You can take supplements to support your general health, but you’ll often see supplements marketed to treat a specific condition as if they were a quasi-drug.
There’s no limit to the different health conditions you can buy a supplement for. Eyesight, muscle building, and constipation are some of the most common uses, but the specific conditions are increasingly more esoteric.
I do believe natural ingredients can be used to treat various conditions, but frequently pass on supplements that treat specific syndromes in lieu of high quality general supplements.
Why? Because they’re often trimmed down versions of the original thing, but attached to a higher-value use case in order to justify a higher price.
Less Ingredients, Higher Price
To illustrate my point, take a look at the label of a vitamin specifically designed to improve eyesight:
As you can see, it contains vitamin A, C, and E. These are important nutrients, but you’ll find these in any multi-vitamin or fortified food. Usually in copious amounts. There’s nothing unique about the formulation and as far as I can tell. The ingredients are probably sourced from the standard oligopolies that supply most synthetic nutrients.
In short, it’s an entirely average source of nutrition. But it costs $33, well above a centrum or other standard daily vitamin.
Here’s another example of a vitamin designed to improve cognition:
The ingredient list is more extensive, but I’d guess most people wouldn’t be able to distinguish between it and a good One-A-Day that includes the majority of these ingredients and many more.
So in short, the common denominator among many of these products is they have more targeted ingredient lists, but not necessarily better ingredients, or even more of the ingredients you’d want to fight the condition.
You’ll often find you can buy the individual nutrients in far greater quantities on their own.
Supplements Aren’t Drugs
The basis for many nutritional products is that supplements are weaker forms of drugs. You can use them to act on specific molecules for specific conditions to the same effect as prescriptions but with lower cost and less side effects.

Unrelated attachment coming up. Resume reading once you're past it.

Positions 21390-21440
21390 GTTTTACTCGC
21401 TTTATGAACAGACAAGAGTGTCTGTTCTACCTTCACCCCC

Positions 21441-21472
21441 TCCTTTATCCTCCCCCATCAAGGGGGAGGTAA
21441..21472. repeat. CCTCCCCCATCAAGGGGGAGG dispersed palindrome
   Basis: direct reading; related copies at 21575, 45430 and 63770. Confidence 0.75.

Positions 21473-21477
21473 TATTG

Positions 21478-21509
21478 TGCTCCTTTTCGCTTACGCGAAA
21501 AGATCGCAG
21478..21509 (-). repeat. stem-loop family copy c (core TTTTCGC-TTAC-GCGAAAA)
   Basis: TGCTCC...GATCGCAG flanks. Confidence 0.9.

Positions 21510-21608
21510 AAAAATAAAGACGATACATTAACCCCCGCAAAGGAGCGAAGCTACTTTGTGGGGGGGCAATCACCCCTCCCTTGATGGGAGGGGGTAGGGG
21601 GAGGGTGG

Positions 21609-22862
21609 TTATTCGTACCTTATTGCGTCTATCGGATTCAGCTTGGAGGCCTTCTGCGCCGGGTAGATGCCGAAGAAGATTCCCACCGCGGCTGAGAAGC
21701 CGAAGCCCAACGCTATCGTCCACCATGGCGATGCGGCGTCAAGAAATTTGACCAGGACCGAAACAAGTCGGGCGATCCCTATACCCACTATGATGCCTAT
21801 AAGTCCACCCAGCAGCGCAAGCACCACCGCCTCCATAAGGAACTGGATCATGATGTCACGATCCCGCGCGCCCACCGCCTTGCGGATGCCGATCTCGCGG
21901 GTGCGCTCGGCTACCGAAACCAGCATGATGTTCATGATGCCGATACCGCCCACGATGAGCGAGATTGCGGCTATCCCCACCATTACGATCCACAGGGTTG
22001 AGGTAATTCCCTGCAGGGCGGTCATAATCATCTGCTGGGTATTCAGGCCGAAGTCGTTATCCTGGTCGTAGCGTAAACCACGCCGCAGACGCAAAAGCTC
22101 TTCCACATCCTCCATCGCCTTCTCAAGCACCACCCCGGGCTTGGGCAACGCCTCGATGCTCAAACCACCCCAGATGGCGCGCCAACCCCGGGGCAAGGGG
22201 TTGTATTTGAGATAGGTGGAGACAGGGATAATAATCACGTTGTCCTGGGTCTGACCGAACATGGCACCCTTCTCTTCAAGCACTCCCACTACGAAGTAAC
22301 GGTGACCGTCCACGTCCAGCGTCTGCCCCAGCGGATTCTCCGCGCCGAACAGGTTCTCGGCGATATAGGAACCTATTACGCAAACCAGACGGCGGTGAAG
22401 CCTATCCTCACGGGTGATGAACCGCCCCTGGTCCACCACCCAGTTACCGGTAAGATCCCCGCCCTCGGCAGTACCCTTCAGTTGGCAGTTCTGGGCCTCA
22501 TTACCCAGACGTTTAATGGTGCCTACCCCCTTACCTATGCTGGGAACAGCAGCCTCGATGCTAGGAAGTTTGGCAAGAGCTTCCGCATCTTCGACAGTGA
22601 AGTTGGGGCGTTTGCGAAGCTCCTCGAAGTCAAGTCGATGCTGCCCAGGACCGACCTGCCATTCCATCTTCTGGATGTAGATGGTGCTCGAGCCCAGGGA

This can be true, but it depends on what condition you’re taking the supplement for.
It’s important to distinguish between conditions that are acute and conditions that are syndromes. Acute conditions are due to very specific malfunctions. These can usually be improved with an over-the-counter product that has an ingredient that acts on the specific problem in your body. One cause, one solution. Examples include vitamin deficiencies, constipation (psyllium husk), or some cases of gout (cherry juice).
It gets tricky when you’re trying to treat something that doesn’t have a specific cause like weight gain, metabolism, cognition, or certain types of fatigue. These are caused by interconnected feedback loops, which means anything you take that initiates a change will cause another activity to counteract that effect.
If you’re taking a supplement or vitamin to treat this this type of issue you’ve got deeper problems to deal with. You’ll want to save your money on the vitamin and begin to think carefully about adjusting your lifestyle.
If you do buy a supplement it’d be a good idea to get a multi-purpose one that promotes general health, because the syndrome you suffer from is merely a symptom of a combination of deeper problems that are bubbling up to the surface.
It’s Hard to Predict What Something Will Do In Your Body
The following graph does a good job of illustrating the difficulty in using specific foods for drug-like purposes:
2 thoughts on “When Specific Use Supplements Are Good Ideas and When They’re Not”
I need to take good quality supplements for body growth. Can anyone help?
That’s a tricky question. Body growth has a lot to do with the secretion of different hormones and genes. Two things that aren’t easily pinpointed.